A healthy garden grows from healthy soil. When the soil in your garden is healthy, your plants are most resistant to disease. Their roots can reach into the soil to extract water and nutrients, making these plants more vigorous. If you want to create healthy garden soil, you need to find a way to improve the conditions in the garden. Often, garden soil is poorly drained, compacted, and low on nutrients. It may also have a pH that is out of the neutral to slightly acidic soil pH that most plants love.

Identifying Common Soil Problems

Is your soil tough? If you find that water pools on the top of your soil and does not drain into it, you may have soil that is far too tough – compacted soil. You may also have poor drainage, which can be caused by an excess of clay in your soil.

If your plants seem to have stunted growth and will not flourish, even if your soil seems to be well-drained, you may have trouble with soil pH and nutrients. Check out your soil pH using a home test kit. While vegetables can be happy in soil that is slightly acidic, try to avoid very acidic soils under a pH of 5.5 or alkaline soils above 8. Plants thrive in the center and prefer not to grow in extremes.

Soil nutrient levels may also be the reason behind poor plant growth. While you may fertilize with natural or artificial fertilizers, these fertilizers often include nitrogen, phosphorus and potassium but no trace minerals. Trace minerals are also essential to plant growth and can make the difference between an insipid-looking garden and a stunning one.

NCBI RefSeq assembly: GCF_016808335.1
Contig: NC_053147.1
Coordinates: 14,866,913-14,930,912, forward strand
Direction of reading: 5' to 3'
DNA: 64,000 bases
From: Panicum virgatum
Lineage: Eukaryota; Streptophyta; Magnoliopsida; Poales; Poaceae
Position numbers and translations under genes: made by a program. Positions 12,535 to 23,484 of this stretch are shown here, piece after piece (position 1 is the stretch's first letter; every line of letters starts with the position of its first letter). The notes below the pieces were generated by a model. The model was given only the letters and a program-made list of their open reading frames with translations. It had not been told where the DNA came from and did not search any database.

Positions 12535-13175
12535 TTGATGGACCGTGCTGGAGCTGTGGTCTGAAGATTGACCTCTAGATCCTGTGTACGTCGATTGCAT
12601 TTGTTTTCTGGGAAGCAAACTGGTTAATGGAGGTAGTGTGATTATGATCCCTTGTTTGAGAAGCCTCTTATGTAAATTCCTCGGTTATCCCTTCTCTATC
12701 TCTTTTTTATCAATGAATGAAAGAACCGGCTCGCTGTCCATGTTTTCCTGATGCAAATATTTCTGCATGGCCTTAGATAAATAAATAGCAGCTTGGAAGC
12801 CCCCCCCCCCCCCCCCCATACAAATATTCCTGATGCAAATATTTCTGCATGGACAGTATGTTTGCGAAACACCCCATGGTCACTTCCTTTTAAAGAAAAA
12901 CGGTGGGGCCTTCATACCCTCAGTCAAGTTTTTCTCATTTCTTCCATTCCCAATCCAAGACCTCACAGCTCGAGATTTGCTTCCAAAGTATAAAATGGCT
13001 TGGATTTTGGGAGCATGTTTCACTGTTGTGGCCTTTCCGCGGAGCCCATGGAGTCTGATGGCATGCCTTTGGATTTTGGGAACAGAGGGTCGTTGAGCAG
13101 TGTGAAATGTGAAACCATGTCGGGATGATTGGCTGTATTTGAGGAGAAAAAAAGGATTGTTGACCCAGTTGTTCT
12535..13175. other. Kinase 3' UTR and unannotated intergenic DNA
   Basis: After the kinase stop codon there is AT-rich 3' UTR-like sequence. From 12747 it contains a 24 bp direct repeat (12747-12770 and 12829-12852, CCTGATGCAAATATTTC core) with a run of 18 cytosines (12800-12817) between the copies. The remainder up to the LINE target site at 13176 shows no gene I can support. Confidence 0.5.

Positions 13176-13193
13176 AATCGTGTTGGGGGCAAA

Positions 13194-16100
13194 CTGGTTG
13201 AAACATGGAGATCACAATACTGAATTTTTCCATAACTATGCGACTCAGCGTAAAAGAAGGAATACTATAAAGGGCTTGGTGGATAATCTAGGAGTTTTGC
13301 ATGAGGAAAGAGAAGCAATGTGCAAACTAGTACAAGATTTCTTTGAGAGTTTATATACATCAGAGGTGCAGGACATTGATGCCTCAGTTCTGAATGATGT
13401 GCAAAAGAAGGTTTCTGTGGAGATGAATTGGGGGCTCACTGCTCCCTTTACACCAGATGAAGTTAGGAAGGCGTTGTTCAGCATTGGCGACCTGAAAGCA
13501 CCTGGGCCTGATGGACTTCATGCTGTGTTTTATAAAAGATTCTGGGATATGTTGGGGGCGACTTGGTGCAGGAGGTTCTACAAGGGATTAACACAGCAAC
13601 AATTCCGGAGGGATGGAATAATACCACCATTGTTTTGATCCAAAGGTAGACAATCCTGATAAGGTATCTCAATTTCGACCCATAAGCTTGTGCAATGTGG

Compost Can Help Solve Common Soil Problems

While composting isn’t the answer to every garden question, it is certainly the answer to many of them! Compost is an excellent soil amendment. The light compost can be mixed with garden soil to improve the soil structure and drainage using light, organic-rich natural materials. For gardens with pooling water, this helps the water drain. Compost also acts as an erosion control when used as a top-dressing, preserving soil nutrients.

Gardens with a poor pH and lack of soil nutrients will also benefit from an infusion of compost, which is full of soil microbes that make soil nutrients more available to plants. It tends to be an ideal pH for most gardens and can shift the soil pH balance in a more favorable direction. Compost is also full of trace minerals and the essential big three fertilizer elements for the garden.

Adding compost to a garden bed is one of the most valuable things that you can do as a gardener. Compost acts as a soil amendment and a fertilizer. It creates gardens that are more resilient to disease. If your garden looks like it needs healthier soil, begin by adding compost to the garden beds.

Lars Handley is a master composter based in Dallas, Texas. Want to learn more? Visit his Composting site to learn every aspect of making compost. Don’t miss the Composting Q&A page where you can ask a question and get a personal response.